explained on the product label.

The Clean Water Act

    The objective of the Federal Water Pollution Control Act 
(commonly known as the Clean Water Act or the CWA) is to 
restore and maintain the chemical, physical, and biological 
integrity of the Nation's waters. The primary mechanism for 
achieving this objective is the CWA's prohibition on the 
discharge of any pollutant without a National Pollutant 
Discharge Elimination System (NPDES) permit. EPA has the 
authority to regulate the discharge of pollutants either 
through general permits or through individual permits. NPDES 
permits specify limits on what pollutants may be discharged 
from point sources and in what amounts. Under the CWA, 46 
states have been authorized to implement NPDES permits and 
enforce permits. EPA manages the Clean Water Act program in the 
remaining states.
    NPDES permits are the basic regulatory tool of the CWA. EPA 
or an authorized state may issue compliance orders or file 
civil suits against those who violate the terms of a permit. In 
addition, in the absence of federal or state action, 
individuals may bring a citizen suit in United States District 
Court against those who violate the terms of an NPDES permit, 
or against those who discharge without a valid permit.

Litigation

    In over 30 years of administering the CWA, EPA had never 
required an NPDES permit for the application of a pesticide, 
when the pesticide is applied in a manner consistent with FIFRA 
and its regulations. While the CWA contains a provision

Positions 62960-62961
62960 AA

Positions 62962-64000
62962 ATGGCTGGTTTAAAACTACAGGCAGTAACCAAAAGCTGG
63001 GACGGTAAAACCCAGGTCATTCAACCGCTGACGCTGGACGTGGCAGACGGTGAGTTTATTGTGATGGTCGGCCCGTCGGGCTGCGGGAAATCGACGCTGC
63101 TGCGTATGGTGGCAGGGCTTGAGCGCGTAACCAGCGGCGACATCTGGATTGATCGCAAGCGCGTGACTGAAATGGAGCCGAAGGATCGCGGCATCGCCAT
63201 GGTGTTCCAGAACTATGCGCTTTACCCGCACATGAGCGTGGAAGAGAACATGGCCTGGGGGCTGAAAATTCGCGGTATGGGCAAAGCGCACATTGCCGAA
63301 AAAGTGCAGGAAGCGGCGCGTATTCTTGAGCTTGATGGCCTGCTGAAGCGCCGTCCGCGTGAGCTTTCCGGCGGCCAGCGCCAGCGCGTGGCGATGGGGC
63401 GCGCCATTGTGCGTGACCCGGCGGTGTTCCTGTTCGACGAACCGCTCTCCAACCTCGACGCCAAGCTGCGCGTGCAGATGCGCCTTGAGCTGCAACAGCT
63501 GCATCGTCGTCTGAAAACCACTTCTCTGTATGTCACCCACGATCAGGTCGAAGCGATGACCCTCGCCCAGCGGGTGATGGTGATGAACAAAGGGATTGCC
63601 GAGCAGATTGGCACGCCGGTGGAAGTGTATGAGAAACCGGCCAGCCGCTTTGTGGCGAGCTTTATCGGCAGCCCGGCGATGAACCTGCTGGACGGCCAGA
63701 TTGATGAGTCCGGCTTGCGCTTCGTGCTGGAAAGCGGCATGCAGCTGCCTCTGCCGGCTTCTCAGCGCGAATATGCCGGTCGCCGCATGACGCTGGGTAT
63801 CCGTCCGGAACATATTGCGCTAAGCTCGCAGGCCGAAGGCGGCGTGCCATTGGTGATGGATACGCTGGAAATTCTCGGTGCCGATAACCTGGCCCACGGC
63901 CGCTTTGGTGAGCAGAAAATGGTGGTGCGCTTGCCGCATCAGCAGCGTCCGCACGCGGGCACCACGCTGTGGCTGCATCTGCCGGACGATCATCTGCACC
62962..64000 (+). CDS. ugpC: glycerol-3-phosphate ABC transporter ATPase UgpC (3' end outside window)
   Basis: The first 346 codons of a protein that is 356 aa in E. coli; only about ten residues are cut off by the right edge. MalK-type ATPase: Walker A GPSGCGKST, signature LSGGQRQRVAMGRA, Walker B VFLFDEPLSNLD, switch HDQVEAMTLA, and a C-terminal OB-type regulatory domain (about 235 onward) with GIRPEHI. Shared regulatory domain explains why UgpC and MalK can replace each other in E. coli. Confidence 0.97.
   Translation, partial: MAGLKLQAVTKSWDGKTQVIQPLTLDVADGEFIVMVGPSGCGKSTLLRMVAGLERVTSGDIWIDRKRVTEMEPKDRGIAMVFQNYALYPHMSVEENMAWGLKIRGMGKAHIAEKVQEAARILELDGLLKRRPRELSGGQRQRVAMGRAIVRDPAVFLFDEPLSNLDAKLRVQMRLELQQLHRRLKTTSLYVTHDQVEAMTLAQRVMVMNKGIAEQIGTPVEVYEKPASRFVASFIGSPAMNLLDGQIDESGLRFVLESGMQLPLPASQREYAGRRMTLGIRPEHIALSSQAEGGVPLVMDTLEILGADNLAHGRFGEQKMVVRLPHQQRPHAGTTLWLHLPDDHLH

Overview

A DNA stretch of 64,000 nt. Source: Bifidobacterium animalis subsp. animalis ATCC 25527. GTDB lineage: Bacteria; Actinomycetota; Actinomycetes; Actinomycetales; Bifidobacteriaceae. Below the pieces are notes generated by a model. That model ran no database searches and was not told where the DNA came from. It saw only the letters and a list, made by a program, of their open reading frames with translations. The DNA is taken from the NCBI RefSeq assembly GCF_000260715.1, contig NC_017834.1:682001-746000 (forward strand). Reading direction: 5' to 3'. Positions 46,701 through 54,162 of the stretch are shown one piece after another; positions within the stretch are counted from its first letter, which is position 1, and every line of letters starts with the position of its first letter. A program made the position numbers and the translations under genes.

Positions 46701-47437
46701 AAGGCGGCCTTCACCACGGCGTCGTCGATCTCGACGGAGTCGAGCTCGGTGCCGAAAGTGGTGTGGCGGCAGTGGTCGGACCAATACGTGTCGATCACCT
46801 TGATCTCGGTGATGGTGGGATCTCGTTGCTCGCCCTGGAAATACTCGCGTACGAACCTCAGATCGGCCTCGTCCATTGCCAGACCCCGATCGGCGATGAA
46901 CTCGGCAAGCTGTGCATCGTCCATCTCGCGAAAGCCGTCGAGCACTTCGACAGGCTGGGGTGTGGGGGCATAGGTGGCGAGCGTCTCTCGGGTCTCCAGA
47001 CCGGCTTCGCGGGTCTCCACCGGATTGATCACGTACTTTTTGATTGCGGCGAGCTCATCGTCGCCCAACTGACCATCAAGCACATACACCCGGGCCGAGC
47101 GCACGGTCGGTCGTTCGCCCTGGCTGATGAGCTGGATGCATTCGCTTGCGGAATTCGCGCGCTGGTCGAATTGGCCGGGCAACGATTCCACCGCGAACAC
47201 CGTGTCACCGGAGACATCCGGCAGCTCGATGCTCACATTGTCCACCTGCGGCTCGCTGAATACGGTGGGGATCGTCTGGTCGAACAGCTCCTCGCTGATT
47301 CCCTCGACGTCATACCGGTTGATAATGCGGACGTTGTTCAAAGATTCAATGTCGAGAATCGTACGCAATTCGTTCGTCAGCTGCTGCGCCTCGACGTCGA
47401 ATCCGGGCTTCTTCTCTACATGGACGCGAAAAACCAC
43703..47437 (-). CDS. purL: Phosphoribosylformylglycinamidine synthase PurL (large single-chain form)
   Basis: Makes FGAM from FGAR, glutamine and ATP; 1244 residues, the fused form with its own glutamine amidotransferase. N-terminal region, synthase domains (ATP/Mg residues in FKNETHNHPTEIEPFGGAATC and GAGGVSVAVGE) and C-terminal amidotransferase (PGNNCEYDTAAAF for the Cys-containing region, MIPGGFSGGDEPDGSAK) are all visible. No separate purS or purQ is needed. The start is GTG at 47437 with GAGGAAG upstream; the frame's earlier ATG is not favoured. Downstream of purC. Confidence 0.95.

granting citizen suits against those who violate permit 
conditions or those who discharge without an NPDES permit, 
FIFRA has no citizen suit provision. As a result, beginning in 
the late 1990s, a series of citizen lawsuits were filed by 
parties, contending that an NPDES permit is necessary when 
applying a FIFRA-regulated product over, into, or near 
waterbodies. These cases generated several Court of Appeals 
decisions that created confusion and concern among pesticide 
users regarding the applicability of the CWA with regard to 
pesticide use.
    As the litigation continued, concern and confusion grew 
among farmers, forest landowners, and public health officials, 
prompting EPA to issue interim, and later final, interpretive 
guidance in August 2003 and January 2005, and then to undertake 
a rulemaking to clarify and formalize the Agency's 
interpretation of the CWA as it applied to pesticide use. The 
EPA rule was finalized in November 2006 (71 Fed. Reg. 68483 
(Nov. 27, 2006)), and was the culmination of a three year 
participatory rulemaking process that began with the interim 
interpretive statement in 2003 and involved two rounds of 
public comment.
    The 2006 EPA rule codified EPA's long-standing 
interpretation that the application of chemical and biological 
pesticides for their intended purpose and in compliance with 
pesticide label restrictions is not a discharge of a 
``pollutant'' under the CWA, and therefore, that an NPDES 
permit is not required. The rule clearly defined specific 
circumstances in which the use of pesticides in accordance with 
all relevant requirements under FIFRA is not a CWA ``discharge 
of a pollutant,'' explaining in detail the rationale for the 
Agency's interpretation.
    When the rule was finalized, environmental groups, as well